Since breast cancer is the second most frequent cause of cancer deaths in American women (only lung cancer kills more),(125) it is understandable that any possible factor contributing to its occurrence garners much media attention. Unfortunately, some reports of potential causal factors do not reflect solid scientific consensus, and thus are alarmist rather than informational. Such is the case of the supposed link between antiperspirants, deodorants and breast cancer.
Where Did the Scare Come From?
The website of the Environmental Working Group (EWG) is one ready source of such concerns. The EWG posted a report of their own called “Skin Deep”(126) which scored a variety of cosmetic ingredients for their putative danger to human health. The scientific validity of their scoring system is unknown, and thus it is not at all clear that it represents any realistic evaluation of health risk.
Reporting of the link between deodorants/antiperspirant products and breast cancer risk tended to be more evenhanded than the EWG report. Reporters typically cited two recent studies. One (McGrath(127)) examined the underarm shaving habits and use of antiperspirants of over 400 breast cancer victims and found a correlation between the frequency of such habits and the age at which they were diagnosed with breast cancer. More intensive use was correlated with a younger age of cancer development. The author suggested this correlation indicated a causal connection between shaving, antiperspirant use, and breast cancer. The other study (Darbre et al.) examined samples of breast cancer tissue and found preservatives (parabens) in deodorants and antiperspirants, as well as other cosmetic products.(128) The authors concluded that the presence of these chemicals provided support for the hypothesis that they might have caused the breast cancer.
The Media Coverage:
Some Internet sites (e.g., breastcanceraction.com) seem to take it as a given that the chemicals in antiperspirants and deodorants (especially aluminum and parabens) are causally linked to breast cancer. Others are somewhat more circumspect, labeling such a connection as more speculative, although still supporting the idea that chemicals in cosmetics should be seen as potentially dangerous carcinogens.(129) The news media covered the issue widely, with reports from Reuters used on MSNBC,(130) coverage on NBC in Chicago, a report in the New Scientist(131) in January, and one in the Milwaukee Journal Sentinel. To their credit, for the most part these outlets provided a fairly balanced view of the issue. They described both the recent research publication that was the impetus for the news report(132) and other reports that contradicted these findings.(133) The New Scientist report, for example, noted that this study provided “the first evidence of such a link to appear in a peer-reviewed journal, but it is far from conclusive.”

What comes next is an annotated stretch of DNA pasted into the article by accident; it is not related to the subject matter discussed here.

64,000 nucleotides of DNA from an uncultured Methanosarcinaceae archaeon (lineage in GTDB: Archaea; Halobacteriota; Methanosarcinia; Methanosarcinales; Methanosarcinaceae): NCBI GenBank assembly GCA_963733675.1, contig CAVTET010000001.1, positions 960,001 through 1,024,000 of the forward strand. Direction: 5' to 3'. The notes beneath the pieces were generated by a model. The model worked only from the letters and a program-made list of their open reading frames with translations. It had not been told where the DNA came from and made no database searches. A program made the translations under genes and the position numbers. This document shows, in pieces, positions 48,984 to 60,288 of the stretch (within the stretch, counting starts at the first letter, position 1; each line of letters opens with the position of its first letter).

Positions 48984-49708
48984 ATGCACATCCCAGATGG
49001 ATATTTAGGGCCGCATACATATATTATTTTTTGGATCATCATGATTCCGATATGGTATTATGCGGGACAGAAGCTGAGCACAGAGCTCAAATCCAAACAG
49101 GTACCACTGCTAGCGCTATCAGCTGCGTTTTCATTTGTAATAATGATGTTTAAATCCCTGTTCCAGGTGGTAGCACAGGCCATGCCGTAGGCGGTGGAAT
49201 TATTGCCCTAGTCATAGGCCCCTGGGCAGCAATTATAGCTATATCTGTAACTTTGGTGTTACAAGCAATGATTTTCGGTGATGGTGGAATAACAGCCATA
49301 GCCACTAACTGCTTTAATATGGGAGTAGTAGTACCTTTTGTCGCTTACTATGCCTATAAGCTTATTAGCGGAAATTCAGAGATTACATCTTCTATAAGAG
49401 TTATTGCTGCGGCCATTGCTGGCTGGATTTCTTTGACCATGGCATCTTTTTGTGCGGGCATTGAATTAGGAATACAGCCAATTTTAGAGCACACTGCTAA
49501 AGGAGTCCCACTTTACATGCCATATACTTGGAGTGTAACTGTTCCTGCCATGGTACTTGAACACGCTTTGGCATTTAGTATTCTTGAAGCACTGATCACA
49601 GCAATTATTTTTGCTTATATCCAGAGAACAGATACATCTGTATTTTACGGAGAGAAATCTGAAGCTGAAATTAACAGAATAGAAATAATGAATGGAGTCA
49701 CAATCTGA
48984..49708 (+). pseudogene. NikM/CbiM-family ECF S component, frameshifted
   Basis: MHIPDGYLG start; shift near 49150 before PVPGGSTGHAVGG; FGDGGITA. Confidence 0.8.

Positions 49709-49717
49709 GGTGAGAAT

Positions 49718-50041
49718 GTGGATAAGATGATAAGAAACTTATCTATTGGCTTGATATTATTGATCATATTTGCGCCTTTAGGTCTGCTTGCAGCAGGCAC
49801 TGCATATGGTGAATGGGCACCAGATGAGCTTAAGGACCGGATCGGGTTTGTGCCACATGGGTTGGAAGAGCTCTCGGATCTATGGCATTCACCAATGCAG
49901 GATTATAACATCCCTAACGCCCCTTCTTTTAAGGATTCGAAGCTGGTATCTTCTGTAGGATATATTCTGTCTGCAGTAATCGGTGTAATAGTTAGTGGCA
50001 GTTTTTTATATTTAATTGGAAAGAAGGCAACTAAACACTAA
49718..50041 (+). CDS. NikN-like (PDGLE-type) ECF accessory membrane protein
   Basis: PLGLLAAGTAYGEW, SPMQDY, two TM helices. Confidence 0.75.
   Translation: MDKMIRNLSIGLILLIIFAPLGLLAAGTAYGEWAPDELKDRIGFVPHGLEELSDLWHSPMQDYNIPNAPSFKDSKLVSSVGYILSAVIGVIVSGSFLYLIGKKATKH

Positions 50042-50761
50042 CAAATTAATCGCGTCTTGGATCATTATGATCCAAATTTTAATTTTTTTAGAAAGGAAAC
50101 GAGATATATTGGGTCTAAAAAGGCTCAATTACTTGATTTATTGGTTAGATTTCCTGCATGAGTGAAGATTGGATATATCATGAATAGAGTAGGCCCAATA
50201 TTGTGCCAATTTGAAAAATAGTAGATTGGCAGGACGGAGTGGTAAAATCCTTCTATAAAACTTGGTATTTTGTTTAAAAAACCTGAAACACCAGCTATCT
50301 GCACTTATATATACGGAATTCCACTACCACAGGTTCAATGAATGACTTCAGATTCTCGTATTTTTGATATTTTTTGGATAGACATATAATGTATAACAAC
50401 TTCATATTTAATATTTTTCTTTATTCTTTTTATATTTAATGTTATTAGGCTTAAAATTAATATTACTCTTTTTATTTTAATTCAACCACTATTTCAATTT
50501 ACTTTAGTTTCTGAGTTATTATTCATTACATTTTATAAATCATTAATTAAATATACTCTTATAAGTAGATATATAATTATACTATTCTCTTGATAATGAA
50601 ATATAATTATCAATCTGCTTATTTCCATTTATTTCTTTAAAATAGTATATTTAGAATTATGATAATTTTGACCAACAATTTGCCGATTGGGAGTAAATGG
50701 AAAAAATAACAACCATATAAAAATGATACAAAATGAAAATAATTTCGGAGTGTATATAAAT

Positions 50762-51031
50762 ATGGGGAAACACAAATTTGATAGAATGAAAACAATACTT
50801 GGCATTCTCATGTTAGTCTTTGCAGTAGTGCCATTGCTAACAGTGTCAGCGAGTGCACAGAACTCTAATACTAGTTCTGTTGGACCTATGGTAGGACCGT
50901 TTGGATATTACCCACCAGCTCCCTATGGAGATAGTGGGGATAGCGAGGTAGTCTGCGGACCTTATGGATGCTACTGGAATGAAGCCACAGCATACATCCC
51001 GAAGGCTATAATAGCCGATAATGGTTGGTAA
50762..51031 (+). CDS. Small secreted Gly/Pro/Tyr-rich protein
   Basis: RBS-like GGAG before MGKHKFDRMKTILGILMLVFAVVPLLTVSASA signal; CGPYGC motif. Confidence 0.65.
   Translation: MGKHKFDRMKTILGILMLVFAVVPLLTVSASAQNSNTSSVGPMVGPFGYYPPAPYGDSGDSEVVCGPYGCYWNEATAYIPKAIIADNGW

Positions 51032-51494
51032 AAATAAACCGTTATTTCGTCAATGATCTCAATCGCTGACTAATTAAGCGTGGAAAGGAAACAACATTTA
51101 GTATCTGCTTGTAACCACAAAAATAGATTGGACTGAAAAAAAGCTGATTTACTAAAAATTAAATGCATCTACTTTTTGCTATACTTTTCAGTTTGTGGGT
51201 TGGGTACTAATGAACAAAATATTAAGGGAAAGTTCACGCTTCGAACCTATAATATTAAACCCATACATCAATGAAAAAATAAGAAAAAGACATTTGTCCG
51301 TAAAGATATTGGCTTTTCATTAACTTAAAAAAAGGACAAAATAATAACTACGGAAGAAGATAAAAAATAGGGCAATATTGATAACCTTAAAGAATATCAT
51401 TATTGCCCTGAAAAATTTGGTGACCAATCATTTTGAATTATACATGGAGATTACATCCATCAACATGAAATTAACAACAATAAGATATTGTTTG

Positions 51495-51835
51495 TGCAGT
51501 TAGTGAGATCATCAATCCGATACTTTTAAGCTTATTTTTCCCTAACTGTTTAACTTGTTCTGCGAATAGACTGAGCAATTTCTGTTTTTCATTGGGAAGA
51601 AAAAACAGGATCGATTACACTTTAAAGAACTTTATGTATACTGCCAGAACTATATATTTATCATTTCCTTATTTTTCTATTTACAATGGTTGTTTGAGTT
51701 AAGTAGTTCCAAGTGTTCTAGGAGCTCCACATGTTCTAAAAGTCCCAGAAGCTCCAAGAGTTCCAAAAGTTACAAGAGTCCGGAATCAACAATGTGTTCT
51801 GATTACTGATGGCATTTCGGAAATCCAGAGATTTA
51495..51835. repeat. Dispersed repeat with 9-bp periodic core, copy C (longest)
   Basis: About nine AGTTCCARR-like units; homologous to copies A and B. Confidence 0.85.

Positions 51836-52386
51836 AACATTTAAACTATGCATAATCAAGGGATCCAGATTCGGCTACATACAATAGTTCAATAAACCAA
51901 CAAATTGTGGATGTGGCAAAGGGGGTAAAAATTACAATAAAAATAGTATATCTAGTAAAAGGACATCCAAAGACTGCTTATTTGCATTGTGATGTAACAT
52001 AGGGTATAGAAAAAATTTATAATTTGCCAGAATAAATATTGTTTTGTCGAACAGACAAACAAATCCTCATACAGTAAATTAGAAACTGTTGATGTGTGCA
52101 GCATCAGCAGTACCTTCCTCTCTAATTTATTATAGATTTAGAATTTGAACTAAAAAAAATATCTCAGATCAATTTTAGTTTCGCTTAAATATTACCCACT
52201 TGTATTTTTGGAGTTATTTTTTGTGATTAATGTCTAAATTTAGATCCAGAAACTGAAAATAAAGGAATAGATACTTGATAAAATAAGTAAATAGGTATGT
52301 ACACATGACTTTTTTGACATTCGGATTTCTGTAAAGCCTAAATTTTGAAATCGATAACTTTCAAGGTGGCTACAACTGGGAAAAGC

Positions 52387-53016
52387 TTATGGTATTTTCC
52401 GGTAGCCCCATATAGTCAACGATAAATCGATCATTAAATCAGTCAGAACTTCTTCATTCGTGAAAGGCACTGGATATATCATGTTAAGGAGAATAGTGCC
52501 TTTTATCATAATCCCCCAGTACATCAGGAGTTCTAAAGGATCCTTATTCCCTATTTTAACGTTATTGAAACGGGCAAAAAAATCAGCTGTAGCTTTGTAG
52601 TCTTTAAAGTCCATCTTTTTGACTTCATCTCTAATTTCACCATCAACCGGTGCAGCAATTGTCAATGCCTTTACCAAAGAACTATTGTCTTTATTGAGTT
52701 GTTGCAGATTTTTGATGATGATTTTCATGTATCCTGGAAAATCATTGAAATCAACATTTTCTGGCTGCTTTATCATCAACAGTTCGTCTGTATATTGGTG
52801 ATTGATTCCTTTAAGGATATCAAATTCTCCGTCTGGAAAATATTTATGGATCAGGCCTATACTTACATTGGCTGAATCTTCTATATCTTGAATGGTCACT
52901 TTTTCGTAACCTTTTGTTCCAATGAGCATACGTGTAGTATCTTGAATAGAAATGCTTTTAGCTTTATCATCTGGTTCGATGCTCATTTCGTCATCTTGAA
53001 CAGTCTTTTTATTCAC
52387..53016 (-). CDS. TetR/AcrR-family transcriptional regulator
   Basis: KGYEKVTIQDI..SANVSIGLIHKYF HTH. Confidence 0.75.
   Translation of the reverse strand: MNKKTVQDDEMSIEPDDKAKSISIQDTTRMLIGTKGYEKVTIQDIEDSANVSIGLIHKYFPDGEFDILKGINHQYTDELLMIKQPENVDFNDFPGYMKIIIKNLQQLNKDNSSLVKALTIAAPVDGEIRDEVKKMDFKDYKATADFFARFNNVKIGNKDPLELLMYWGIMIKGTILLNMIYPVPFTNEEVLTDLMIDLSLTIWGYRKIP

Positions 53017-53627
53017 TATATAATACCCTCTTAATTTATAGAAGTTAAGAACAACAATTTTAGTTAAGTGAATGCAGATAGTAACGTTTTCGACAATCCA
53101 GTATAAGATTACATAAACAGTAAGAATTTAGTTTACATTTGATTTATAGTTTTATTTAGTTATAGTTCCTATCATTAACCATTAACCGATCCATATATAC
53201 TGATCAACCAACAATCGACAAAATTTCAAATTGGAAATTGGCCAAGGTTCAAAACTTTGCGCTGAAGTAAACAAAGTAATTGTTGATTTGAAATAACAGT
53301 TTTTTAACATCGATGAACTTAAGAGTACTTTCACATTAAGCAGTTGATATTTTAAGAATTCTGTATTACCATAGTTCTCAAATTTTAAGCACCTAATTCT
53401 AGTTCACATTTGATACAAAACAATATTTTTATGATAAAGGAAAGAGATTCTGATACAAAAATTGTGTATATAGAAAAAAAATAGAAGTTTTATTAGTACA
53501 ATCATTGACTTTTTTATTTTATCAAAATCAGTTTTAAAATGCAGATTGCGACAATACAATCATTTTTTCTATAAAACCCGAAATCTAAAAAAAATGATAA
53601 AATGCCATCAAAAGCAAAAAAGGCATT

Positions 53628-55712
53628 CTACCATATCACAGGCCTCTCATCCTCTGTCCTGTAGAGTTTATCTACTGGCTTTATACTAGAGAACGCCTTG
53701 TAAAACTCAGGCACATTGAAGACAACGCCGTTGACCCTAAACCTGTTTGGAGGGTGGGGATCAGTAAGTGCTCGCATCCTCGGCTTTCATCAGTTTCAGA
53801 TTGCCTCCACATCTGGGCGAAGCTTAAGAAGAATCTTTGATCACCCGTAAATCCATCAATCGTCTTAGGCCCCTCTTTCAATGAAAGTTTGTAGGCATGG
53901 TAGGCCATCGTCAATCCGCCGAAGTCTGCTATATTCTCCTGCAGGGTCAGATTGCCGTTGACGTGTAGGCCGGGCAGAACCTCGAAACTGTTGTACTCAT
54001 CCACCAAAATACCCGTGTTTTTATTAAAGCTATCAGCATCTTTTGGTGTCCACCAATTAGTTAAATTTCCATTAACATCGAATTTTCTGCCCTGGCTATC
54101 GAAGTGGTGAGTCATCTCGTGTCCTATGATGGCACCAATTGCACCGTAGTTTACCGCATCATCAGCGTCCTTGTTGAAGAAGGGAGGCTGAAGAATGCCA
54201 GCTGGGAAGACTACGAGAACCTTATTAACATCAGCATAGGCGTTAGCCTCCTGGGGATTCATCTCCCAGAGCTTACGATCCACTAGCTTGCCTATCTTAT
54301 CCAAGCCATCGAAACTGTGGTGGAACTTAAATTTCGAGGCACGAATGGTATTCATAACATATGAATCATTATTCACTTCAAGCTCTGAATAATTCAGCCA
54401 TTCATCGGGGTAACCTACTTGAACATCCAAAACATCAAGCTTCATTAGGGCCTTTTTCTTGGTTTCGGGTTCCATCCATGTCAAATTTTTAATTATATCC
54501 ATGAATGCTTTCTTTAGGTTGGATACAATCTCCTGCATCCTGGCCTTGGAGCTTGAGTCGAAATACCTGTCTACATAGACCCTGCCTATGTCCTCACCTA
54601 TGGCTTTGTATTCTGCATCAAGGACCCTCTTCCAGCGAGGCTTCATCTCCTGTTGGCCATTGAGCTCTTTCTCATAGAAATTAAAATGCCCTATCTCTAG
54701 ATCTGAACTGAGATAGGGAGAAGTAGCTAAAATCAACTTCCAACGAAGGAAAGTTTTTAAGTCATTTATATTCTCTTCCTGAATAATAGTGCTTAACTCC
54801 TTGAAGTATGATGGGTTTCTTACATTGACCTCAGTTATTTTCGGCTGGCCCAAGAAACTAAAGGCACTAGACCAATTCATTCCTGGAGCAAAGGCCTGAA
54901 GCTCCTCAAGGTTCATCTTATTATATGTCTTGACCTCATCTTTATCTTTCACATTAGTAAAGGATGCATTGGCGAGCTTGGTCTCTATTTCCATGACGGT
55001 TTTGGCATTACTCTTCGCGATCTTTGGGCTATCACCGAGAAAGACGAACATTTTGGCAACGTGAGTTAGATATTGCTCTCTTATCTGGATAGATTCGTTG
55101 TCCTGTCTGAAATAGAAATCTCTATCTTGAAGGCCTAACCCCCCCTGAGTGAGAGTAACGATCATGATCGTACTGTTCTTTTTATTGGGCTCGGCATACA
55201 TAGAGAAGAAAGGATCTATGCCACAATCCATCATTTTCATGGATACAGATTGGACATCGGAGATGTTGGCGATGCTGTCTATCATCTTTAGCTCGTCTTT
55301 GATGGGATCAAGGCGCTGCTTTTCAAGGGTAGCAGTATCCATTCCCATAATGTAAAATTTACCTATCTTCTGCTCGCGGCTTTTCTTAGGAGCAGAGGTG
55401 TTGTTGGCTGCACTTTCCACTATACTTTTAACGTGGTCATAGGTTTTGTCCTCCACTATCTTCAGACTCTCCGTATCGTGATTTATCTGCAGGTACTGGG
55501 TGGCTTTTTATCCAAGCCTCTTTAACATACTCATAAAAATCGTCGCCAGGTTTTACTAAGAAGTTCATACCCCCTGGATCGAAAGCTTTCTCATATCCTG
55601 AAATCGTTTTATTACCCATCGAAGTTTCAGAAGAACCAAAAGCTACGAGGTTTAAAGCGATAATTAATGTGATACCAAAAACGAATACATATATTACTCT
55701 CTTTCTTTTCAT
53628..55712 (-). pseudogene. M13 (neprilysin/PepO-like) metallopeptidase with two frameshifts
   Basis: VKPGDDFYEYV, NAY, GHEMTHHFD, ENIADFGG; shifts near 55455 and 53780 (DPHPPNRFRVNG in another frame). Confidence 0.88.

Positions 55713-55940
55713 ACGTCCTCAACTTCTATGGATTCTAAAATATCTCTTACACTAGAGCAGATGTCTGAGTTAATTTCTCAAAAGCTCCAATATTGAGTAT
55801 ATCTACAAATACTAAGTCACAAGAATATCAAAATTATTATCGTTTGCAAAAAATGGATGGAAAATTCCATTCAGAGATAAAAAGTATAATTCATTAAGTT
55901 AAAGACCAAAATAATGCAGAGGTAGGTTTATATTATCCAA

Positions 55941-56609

The Bottom Line:
There were flaws in both of the original studies that seriously undermined the strength of their conclusions. First, the study of the breast cancer victims had no control group: there was no way to know if women of similar ages, ethnic groups, or lifestyles who did not develop breast cancer had the same or different hygiene habits. If they were the same, that would not support a link between such habits and breast cancer. Further, an earlier epidemiologic study that had included both 813 women with and 793 women without breast cancer found no such link.(134) This is a stronger experimental design that allows investigators to determine if the habits or substances under scrutiny could help explain why one group of women developed breast cancer while a similar group did not.
The study that found parabens in tissue from breast tumors was also flawed in that it did not examine other body tissues, healthy breast tissue from the patients, or tissue from women without breast cancer for the presence of these compounds. Further, as noted in an analysis by the National Cancer Institute, this study did not show that the source of the parabens found in breast tissues was indeed antiperspirants or deodorants.
News outlets that covered this story, as noted above, were usually responsible about indicating the preliminary nature of the evidence, and typically provided information or quoted other researchers who disagreed with the conclusion that deodorants/antiperspirants caused breast cancer. Yet, one might ask, given the inconclusive nature of the studies raising the specter of such a link, why they were covered in the first place? Surely headlines such as “Study: Deodorant link to breast cancer?” or “Deodorants, shaving could cause breast cancer” give the impression that there is solid reason to believe these speculations are meaningful. The public would be better served if the media gave less space to studies that were either poorly designed or too small to be meaningful in and of themselves.